It has been a fairly dramatic week for the energy sector
National Grid having to beg a group of heavy power
users - including businesses, factories and hospitals -
to switch to back-up power to reduce demand as the
country came dangerously close to running out of
electricity last week. There have been also been reports
recently that four idled power stations have already
been asked to power back up as we move inexorably
towards a winter in which our capacity margin could be
as low as 1.2 per cent – the thinnest they’ve been for
more than 10 years.
The Grid admitted they were 500MW (enough to power 400,000 homes) short of maintaining a ‘safe cushion’ going into this winter. Going forward it looks even worse. According to the investment bank Jefferies, in just over a year from now, we could even find ourselves without adequate power generation. The bank calculates that for tax year 2016-17, just 53 gigawatts (GW) of capacity will be available to meet forecast peak demand of 56GW.
So far so alarming. Peter Atherton, Utilities Analyst at Jefferies (as reported in last week’s FT) explained why we are falling into this power ‘capacity crunch’ so quickly. It is a combination of factors:
Coal-fired power stations are being closed at a rapid pace to meet EU air quality targets ahead of 2023 compliance deadline. These closures, together with the closure of ageing nuclear and gas-fired stations, has eliminated some 21,400 MW of dispatchable generation over the last five years, while only 6,000 MW of new capacity has been brought onto the Grid in the same timeframe. A big deficit there then!
The other problem is that the remaining gas and coal-fired stations have been running at full throttle for a number of years and are badly in need of servicing and repairs. However that servicing has not been happening to recommended levels because the entire gas fleet has been loss-making as prices have fallen leading to operators slashing maintenance spend. So many of these plants are now at higher risk of having to shut down for unplanned maintenance, putting us further at risk of running out of power.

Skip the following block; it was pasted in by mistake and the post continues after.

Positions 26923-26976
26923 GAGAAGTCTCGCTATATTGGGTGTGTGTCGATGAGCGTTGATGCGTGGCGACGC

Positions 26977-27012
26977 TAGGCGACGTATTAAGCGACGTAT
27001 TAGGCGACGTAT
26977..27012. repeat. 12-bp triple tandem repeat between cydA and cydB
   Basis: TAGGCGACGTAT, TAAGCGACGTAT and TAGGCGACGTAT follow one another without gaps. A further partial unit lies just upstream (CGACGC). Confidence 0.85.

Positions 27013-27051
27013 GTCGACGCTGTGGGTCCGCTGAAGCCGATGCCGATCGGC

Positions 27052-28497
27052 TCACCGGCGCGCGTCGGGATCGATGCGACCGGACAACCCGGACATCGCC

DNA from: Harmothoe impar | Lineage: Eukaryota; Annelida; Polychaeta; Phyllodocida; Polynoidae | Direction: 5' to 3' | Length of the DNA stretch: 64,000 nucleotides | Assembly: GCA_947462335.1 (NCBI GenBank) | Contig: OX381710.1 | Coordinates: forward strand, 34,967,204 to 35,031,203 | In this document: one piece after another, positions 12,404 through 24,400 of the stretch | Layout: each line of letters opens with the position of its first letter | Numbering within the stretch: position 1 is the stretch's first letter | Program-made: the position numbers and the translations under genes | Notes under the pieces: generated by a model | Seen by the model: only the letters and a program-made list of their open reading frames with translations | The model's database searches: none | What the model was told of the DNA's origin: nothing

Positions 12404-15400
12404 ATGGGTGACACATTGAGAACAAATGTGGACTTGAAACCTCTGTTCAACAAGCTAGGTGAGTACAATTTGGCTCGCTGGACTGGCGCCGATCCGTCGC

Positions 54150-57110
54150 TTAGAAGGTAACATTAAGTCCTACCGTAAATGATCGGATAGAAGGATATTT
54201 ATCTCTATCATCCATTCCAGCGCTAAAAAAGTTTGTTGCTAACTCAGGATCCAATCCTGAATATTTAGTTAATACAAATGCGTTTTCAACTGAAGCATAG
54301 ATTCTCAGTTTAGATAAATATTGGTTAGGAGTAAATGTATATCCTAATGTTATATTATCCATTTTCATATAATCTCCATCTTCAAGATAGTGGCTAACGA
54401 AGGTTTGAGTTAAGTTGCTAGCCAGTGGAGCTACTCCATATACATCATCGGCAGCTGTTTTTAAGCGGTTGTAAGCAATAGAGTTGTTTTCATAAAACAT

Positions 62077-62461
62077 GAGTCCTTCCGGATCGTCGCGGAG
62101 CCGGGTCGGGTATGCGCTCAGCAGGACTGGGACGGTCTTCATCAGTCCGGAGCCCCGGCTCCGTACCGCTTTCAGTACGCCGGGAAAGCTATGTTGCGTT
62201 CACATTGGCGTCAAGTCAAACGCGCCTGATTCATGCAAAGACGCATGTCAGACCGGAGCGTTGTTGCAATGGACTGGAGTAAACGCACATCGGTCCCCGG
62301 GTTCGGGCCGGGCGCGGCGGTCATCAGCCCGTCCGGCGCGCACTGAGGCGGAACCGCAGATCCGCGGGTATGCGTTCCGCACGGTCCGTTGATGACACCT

To top this, there is now real and fairly widespread concern that the new capacity auctions are not working effectively to incentivise generators to build much-needed new capacity right now. For most, key to this is the worry that no new gas-fired power construction projects look like being committed to in the near-term. We will not have to wait long to test this view - the second T4 auction, setting a target of 45.4GW, will take place next month.
New gas-fired plants would be a quicker and cheaper way of keeping the lights on through the next 10 years or so until enough renewables capacity has been built and (hopefully) Hinkley Point C (HPC) comes online from 2025.
The Government’s decision to back HPC seems like an odd one in the context of our near- term, near-certain capacity shortfall. Peter Atherton again, this time reported in Utility Week, says that HPC will be “the most expensive power plant in the world”.
And it will be built using European Pressurized Reactor (EPR) technology which is notoriously complex to build. So much so that we can almost guarantee it won’t go live until well after 2025. Some projections put HPC’s start date as far out as 2033, which happens to be the Government-stipulated start date that is written into its contract with EDF by all reports.
“For the cost of £16 billion for the 3,200MW to be built at Hinkley, the UK could build 27,000MW of new gas-fired power stations solving the energy crunch for a generation,” Mr Atherton said.
But gas-fired power is apparently not the way to secure our energy future, nor is renewables if early unplugging of Renewables Obligation (RO) subsidies for onshore wind projects, set for the chop a whole year early on 1st April 2016, is anything to go by.
So that leaves us with fracking as well as new, super-expensive alternatives including the latest £5 billion wheeze of pumping power down a gigantic cable from Iceland. If the Icelink gets the green-light next May, it could bring 1.2GW of geothermal-based power capacity to the UK by 2023. At this early stage the price remains uncertain, but Bloomberg New Energy Finance’s central estimate of £86/MWh brings it in slightly cheaper than new nuclear.
It is tempting to say the Government seems to be clutching at straws - make that HVDC cables - in its quest to deliver energy security while hitting decarbonisation targets.
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